May 8 will mark the 75th anniversary of Victory in Europe Day, which is held annually to coincide with the end of World War II in Europe. The Queen plans to make a special address to the United Kingdom and the Commonwealth on that date this year, which is very welcome news in light of the coronavirus pandemic.
The speech will be made at 9 p.m. BST and will be broadcast during a special BBC program that will begin an hour before. It will coincide with the exact time George VI, Her Majesty's late father, made a radio broadcast announcing the defeat of Nazi Germany, which officially surrendered to the Allies on May 8, 1945.
The late King called the day a moment of "great deliverance" after the long and difficult conflict, which he said had left the UK and Commonwealth "war-battered, but never for one moment daunted or dismayed."
The Queen intends to use the 75th anniversary of VE Day to rally her subjects as we all continue to do our best to defeat COVID-19. She will record the message from Windsor Castle, where she and Prince Philip have been staying since March 19.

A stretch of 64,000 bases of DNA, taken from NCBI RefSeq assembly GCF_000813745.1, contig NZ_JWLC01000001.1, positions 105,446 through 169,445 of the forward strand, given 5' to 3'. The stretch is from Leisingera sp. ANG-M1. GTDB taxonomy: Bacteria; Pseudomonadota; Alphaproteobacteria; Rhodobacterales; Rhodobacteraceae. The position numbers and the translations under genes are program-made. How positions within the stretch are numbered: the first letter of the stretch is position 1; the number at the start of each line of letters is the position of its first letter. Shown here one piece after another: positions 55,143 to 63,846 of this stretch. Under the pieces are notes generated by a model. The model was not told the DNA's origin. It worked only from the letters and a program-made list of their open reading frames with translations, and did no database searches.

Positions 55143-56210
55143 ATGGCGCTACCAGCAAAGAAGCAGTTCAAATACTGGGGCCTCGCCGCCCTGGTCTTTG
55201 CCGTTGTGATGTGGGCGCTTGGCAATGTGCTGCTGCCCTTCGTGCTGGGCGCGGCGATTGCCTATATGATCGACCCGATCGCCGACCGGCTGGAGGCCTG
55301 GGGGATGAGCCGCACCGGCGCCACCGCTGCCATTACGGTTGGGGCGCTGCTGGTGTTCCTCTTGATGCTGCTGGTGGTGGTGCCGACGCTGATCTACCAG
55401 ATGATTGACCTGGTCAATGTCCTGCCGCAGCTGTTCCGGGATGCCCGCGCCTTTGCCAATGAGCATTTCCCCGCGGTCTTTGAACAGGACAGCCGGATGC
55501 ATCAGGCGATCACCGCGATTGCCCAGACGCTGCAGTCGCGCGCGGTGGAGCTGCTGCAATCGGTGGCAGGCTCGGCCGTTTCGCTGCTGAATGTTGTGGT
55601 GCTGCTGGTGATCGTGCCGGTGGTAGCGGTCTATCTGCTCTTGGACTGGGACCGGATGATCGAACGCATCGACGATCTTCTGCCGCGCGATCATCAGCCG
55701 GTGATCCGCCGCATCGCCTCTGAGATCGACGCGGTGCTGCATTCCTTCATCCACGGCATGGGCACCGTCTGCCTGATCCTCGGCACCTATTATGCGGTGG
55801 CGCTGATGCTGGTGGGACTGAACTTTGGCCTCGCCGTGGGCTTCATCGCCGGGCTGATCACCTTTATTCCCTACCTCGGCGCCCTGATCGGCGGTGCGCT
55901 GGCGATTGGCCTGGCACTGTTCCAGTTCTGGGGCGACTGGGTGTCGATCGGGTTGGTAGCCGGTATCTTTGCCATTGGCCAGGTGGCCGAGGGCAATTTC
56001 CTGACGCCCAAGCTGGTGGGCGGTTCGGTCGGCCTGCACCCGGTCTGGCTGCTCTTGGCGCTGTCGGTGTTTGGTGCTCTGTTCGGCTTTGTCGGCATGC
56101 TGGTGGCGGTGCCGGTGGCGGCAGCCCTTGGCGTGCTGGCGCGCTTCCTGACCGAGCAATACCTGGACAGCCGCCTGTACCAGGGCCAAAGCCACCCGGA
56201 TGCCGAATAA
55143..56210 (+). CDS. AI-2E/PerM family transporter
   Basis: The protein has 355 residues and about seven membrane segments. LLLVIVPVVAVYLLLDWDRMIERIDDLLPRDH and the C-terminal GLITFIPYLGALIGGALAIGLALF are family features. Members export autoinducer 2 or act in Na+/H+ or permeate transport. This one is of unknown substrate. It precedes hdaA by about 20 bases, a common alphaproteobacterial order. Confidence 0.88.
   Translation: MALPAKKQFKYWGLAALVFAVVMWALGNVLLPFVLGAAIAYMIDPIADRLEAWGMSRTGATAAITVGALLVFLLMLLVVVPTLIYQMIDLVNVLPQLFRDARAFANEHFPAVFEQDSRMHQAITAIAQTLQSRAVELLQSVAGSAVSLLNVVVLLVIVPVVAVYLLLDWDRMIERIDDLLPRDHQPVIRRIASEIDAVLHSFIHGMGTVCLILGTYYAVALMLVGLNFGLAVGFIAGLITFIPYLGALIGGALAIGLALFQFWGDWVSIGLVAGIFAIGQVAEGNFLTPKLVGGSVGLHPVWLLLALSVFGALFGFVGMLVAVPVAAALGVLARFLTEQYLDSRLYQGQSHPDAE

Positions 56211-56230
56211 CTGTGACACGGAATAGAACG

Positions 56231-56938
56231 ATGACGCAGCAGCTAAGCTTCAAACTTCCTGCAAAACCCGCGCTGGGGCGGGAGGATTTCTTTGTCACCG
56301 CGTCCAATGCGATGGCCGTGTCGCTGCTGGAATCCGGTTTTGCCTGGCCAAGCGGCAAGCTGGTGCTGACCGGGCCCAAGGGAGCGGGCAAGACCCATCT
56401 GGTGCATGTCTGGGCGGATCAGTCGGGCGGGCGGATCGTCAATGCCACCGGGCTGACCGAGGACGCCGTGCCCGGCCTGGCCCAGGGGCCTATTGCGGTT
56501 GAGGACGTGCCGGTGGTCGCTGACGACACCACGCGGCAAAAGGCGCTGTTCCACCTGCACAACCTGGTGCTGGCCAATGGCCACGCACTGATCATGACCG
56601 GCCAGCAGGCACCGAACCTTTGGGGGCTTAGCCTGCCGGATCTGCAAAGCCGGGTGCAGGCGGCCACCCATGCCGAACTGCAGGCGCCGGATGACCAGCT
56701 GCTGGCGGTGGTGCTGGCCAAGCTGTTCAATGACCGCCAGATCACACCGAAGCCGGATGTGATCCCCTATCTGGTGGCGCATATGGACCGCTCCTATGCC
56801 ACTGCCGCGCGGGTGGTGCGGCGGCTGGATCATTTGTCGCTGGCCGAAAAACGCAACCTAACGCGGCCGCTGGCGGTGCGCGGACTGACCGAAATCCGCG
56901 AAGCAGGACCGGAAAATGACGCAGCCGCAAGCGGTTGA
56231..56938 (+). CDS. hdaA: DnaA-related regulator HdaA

Following her remarks, people are being encouraged to participate in a nationwide singalong to "We'll Meet Again" by Dame Vera Lynn from their windows, balconies and front porches. In her previous broadcast to the UK and Commonwealth, the Queen referenced the beloved song, saying while social distancing at this time is difficult for everyone, it isn't forever and we will see each other again.
Her Majesty The Queen addresses the UK and the Commonwealth in a special broadcast recorded at Windsor Castle. pic.twitter.com/HjO1uiV1Tm
— The Royal Family (@RoyalFamily) April 5, 2020
Late former UK Prime Minister Winston Churchill's speech announcing the war had been won will also be read during the program.
Prince Charles also plans to honour George VI, who was his grandfather, by reading a diary entry the late monarch wrote on May 8, 1945.
The Royal Family had initially planned to stage a big service at Westminster Abbey to celebrate VE Day this year, but that's been cancelled due to COVID-19 and all commemorations will now be digital.
The Royal British Legion is encouraging people across the UK and Commonwealth to take two minutes of silence to remember the sacrifices made during the Second World War and those who have lost their lives fighting the coronavirus this year. The Legion also plans to host a livestream at 11:15 a.m. BST that will involve youth speaking to those who fought in World War II.